Nadia Anjuman: an update
I posted recently on the tragic case of Nadia Anjuman, the Afghan female poet apparently murdered by her husband.
In The Times today, Christina Lamb (author of The Sewing Circles of Herat)has a lovely piece about her, her work and the brave group of women and girls with whom she had studied through the Taliban years.
Her poetry alluded to an acute sense of confinement. "I am caged in this corner, full of melancholy and sorrow," she wrote in one "ghazal", or lyrical poem, adding: "My wings are closed and I cannot fly." It concludes: "I am an Afghan woman and must wail."
It is hard to know how much attention the case is getting within Afghanistan, but there are some suggestions that it might at least encourage the start of a debate about domestic violence.
"Unfortunately, this shocking act indicates there is increasing violence against women in our society," Ahmad Fahim Hakim, deputy chairman of the Afghan Independent Human Rights Commission (AIHRC), said, adding the security officials had not properly investigated such cases in the past.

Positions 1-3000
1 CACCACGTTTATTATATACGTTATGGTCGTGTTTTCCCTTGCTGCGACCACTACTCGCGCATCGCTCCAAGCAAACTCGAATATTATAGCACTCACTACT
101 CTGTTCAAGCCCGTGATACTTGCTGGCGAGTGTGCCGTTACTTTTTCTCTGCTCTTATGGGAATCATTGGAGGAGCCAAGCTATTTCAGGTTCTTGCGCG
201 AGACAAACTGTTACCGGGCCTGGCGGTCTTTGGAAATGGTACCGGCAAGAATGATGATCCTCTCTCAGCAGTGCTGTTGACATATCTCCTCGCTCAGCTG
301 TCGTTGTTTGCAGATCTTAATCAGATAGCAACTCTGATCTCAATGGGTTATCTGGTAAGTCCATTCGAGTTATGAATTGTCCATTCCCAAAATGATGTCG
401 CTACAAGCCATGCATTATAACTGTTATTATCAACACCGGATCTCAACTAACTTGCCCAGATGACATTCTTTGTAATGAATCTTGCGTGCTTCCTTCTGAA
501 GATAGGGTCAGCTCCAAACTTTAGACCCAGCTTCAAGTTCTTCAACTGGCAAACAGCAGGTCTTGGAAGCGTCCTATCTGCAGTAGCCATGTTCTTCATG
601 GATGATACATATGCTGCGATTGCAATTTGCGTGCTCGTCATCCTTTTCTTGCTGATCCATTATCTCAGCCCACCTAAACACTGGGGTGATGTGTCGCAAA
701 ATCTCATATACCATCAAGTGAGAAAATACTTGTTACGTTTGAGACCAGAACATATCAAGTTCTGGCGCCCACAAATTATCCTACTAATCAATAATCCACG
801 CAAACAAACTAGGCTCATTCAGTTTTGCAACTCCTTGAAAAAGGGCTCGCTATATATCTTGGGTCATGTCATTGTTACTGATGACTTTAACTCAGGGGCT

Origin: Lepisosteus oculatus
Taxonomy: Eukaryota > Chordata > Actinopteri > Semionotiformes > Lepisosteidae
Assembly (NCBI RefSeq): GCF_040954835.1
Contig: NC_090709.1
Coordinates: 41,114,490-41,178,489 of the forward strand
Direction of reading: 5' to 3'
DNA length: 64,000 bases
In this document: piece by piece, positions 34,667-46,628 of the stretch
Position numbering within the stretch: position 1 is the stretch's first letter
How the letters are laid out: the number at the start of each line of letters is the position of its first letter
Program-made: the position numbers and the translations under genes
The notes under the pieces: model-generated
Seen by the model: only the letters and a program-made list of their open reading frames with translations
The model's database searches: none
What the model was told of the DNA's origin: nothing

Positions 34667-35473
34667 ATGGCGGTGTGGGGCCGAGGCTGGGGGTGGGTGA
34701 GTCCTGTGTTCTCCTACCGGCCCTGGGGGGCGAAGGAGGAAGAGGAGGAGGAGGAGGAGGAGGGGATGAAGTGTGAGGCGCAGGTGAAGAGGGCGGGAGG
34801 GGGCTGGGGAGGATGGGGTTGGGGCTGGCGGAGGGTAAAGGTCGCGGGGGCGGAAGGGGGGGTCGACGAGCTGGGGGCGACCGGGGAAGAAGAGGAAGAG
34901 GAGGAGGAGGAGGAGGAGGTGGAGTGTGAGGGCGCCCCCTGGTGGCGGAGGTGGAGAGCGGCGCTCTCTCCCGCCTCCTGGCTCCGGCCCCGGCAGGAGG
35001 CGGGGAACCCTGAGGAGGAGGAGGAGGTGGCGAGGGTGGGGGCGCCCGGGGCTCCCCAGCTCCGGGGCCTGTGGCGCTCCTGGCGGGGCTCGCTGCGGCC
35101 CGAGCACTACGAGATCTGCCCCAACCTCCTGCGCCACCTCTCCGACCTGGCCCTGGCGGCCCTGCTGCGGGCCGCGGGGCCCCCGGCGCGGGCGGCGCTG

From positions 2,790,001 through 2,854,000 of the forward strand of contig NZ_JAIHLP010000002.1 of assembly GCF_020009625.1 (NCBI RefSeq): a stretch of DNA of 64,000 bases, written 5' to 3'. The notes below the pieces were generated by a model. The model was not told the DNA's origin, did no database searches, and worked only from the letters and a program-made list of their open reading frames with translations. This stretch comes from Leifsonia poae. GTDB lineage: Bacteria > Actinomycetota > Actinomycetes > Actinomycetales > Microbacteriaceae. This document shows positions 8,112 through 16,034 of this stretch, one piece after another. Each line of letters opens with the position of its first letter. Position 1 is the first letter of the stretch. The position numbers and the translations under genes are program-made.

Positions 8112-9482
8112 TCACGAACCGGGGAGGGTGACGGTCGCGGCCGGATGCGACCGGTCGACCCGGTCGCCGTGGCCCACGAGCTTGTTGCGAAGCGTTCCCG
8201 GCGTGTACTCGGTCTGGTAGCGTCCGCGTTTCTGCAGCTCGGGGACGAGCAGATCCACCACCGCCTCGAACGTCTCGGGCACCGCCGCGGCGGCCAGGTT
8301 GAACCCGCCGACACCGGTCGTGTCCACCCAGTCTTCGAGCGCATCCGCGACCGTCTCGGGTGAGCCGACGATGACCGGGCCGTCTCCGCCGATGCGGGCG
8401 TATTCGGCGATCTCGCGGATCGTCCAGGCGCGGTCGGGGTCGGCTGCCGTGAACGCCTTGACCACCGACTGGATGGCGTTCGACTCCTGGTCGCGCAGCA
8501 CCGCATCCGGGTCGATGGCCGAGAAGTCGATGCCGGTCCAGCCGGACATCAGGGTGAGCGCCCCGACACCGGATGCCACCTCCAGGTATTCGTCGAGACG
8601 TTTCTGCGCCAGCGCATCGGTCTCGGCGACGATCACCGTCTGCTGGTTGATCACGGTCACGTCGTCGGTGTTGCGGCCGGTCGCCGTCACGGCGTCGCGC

"Only condemning is not enough, the government should take strict action to avoid such violence against women in the country," Hakim added.
Khalida Khursand, a local journalist and writer in Herat, said Anjuman’s killing demonstrated that violence against women was universal in Afghanistan, even taking place in intellectual families.
My experiences in Thailand suggest that international pressure and concern for international opinion can be a big help to local campaigners trying to address such issues. (Usually working against enormous local pressures.) It can only be hoped that the UN and other international groups will do all they can to keep up the pressure on the issue.